IN THE UNITED STATES DISTRICT COURT FOR THE EASTERN DISTRICT OF CALIFORNIA
August 30, 2010
MARK ANTHONY MORENO, PLAINTIFF,
DAVID MEDINA, ET. AL, DEFENDANTS.
ORDER AND FINDINGS AND RECOMMENDATIONS
Plaintiff is a state prisoner proceeding without counsel in an action brought under 42 U.S.C. § 1983. Pending before the court are defendants' January 28, 2010 motion for summary judgment and plaintiff's August 9, 2010 motion for a preliminary injunction. The court denies the motion for summary judgment without prejudice, and recommends that the motion for preliminary injunction be denied.
I. Summary Judgment
As stated above, defendants filed their motion for summary judgment on January 28. Dckt. No. 49. On March 9 the court granted plaintiff a 60-day extension of time to file his opposition, as he claimed that he had been recently rehoused in administrative segregation and lacked legal materials, and needed to conduct additional discovery and review his medical records to oppose the motion. Dckt. No. 52, 53. On March 12 plaintiff filed a motion to amend his complaint. Dckt. No. 54. On May 20 the court denied plaintiff's motion to amend his complaint, and ordered plaintiff to file his opposition to defendants' summary judgment motion within 14 days.*fn1 Dckt. No. 60. On May 7 and June 7, plaintiff filed motions to compel defendants to produce medical records that he claimed were necessary to oppose their summary judgment motion. Dckt. Nos. 58, 61. On June 16, the court ordered defendants to file a response to plaintiff's motions to compel, and temporarily relieved plaintiff of his obligation to file an opposition to defendants' summary judgment motion. Dckt. No. 62. On July 19, following defendants' response to the motion to compel, the court ordered defendants to inform the court within seven days whether plaintiff had reviewed his medical file, and ordered plaintiff to file his opposition to the summary judgment motion within 30 days if the review had taken place. Dckt. No. 67. On July 26, defendants responded that plaintiff had reviewed his medical file on June 28. Dckt. No. 69. On August 2, the court issued another order denying plaintiff's motions to compel as moot and reiterating that plaintiff's opposition to the summary judgment motion was due by August 18. Dckt. No. 69. On August 9, plaintiff filed a motion for a preliminary injunction. Dckt. No. 70.
On August 19, plaintiff filed a letter requesting an extension of time to file his opposition to summary judgment, stating that there were problems with the law library and that some of his legal mail had gone to another part of the prison. Dckt. No. 72. On August 24, plaintiff filed a more detailed request for an extension of time stating that critical medical records are missing in his medical file*fn2 and that he is being prevented from going to the law library. Dckt. No. 73. In addition to his request for an extension of time, plaintiff seeks an order directing his prison to surrender the missing medical documents and to allow him to go to the law library as a P.L.U. status inmate. Id.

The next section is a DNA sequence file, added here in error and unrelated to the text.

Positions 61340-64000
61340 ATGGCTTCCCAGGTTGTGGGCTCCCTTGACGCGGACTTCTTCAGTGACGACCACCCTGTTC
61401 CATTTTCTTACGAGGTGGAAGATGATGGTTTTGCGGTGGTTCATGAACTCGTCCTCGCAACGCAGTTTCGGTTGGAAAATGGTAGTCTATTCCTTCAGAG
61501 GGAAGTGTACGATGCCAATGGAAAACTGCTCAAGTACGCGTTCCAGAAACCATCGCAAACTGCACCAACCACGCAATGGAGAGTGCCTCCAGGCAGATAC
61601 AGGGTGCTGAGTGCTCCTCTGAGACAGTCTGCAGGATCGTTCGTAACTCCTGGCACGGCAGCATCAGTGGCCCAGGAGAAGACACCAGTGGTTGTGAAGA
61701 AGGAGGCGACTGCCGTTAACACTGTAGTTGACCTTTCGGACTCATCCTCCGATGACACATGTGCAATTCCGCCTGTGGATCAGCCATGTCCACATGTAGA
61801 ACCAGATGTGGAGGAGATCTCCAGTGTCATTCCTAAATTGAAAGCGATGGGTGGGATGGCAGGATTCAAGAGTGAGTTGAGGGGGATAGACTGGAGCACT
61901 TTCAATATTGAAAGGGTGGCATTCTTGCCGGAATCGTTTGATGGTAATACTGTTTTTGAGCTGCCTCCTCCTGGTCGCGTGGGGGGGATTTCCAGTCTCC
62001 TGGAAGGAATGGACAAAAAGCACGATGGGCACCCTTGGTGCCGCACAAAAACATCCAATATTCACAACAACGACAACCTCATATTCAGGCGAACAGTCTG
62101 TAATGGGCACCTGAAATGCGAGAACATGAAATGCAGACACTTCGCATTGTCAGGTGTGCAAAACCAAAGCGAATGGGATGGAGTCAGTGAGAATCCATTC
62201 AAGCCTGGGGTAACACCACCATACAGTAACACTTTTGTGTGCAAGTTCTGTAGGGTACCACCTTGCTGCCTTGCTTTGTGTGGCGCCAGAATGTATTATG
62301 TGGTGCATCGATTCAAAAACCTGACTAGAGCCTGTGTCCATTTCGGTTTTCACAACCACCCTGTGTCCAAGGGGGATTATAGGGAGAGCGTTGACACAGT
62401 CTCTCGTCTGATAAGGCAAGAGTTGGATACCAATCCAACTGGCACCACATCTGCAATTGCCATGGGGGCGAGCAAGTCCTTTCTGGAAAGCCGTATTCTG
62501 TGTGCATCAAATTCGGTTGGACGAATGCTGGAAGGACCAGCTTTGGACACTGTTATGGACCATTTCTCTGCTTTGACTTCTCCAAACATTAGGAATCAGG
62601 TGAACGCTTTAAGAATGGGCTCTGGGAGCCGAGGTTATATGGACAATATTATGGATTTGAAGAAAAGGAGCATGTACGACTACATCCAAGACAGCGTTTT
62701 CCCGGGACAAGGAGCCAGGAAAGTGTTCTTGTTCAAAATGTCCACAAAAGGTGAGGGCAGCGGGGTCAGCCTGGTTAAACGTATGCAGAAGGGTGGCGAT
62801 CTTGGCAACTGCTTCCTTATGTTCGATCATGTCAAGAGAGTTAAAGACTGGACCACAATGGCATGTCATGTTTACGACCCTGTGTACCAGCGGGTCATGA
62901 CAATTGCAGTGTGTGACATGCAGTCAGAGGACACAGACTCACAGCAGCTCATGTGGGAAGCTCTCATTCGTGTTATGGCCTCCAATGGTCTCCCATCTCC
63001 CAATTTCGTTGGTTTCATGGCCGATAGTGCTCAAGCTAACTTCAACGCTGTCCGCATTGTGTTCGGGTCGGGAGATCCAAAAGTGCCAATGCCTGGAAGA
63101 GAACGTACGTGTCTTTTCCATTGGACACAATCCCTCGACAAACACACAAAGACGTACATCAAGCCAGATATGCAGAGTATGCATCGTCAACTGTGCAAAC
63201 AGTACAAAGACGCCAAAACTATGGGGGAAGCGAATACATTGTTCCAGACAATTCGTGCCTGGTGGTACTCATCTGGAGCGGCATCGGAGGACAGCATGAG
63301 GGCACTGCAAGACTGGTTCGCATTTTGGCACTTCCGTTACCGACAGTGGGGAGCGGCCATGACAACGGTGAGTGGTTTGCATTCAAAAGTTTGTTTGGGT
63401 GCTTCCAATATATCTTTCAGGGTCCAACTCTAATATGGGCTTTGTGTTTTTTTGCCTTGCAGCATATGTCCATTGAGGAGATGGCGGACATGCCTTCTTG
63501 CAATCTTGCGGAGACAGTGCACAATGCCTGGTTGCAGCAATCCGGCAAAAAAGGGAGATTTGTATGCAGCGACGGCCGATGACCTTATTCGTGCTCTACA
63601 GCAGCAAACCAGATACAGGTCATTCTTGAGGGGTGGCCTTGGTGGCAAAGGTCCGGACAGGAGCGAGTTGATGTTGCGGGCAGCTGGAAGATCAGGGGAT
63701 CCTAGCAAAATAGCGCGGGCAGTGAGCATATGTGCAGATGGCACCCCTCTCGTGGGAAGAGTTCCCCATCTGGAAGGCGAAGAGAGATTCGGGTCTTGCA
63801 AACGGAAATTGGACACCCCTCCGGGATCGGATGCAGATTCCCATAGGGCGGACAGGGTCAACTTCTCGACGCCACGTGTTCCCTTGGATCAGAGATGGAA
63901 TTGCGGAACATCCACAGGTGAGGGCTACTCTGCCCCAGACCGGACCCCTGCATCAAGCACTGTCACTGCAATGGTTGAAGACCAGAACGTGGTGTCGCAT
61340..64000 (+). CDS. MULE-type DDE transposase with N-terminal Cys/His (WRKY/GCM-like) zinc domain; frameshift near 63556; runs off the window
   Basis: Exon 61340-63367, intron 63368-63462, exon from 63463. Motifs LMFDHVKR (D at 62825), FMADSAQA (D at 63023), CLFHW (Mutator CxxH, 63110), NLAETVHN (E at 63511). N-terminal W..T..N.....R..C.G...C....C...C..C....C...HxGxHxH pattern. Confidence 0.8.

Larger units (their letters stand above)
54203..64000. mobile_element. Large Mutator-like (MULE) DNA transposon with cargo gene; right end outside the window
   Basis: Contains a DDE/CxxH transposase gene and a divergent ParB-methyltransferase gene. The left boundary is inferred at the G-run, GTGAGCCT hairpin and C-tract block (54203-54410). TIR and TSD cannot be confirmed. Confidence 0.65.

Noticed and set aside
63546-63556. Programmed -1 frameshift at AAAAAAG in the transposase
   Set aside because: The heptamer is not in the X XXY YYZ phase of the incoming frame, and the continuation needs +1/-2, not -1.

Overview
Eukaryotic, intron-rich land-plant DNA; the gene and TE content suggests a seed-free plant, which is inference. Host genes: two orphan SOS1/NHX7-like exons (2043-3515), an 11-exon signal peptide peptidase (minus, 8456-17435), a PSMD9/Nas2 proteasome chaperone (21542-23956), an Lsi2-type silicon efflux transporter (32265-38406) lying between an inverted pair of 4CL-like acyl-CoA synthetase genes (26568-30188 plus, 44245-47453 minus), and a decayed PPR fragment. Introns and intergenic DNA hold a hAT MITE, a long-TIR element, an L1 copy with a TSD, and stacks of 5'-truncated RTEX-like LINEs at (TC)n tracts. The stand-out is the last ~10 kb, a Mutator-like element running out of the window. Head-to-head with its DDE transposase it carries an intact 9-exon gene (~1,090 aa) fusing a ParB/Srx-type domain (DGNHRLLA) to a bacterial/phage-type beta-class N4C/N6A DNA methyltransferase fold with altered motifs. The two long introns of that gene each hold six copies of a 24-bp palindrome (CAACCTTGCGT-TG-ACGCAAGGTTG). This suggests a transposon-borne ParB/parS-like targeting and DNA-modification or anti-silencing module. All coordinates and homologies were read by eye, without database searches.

As plaintiff claims that he is still missing documents necessary to oppose defendants' summary judgment motion, the court treats his request as a request pursuant to Rule 56(f) to either deny or continue the motion pending the completion of his review of the documents. The court will permit plaintiff one last opportunity to complete his review and prepare an opposition to the motion. In the interim, defendants' summary judgment motion is denied without prejudice to renewal after the limited additional discovery is complete. See Fed. R. Civ. P. 56(f). Within 14 days of the date of this order, plaintiff shall file a motion to compel explaining specifically what documents are missing from his medical file and why he believes such documents exist or existed. Defendants may file an opposition to plaintiff's motion within 14 days from service of plaintiff's motion to compel. Within 21 days after the court resolves the motion to compel, defendants may renotice their motion for summary judgment by filing a notice of renewal. Alternatively, if defendants prefer, they my file a new brief and supporting papers in support of their motion for summary judgment. Plaintiff must file his opposition to such a motion within 30 days. The court is not inclined to grant any further extensions of time.
Plaintiff shall present this court order to any prison official preventing him from accessing the prison law library. Should plaintiff be denied access to the law library, he shall inform the court of the name of the prison official preventing access and the attendant circumstances.
II. Preliminary Injunction
Plaintiff filed a motion for a preliminary injunction on August 9, 2010. Dckt. No. 70. Defendants have not filed an opposition.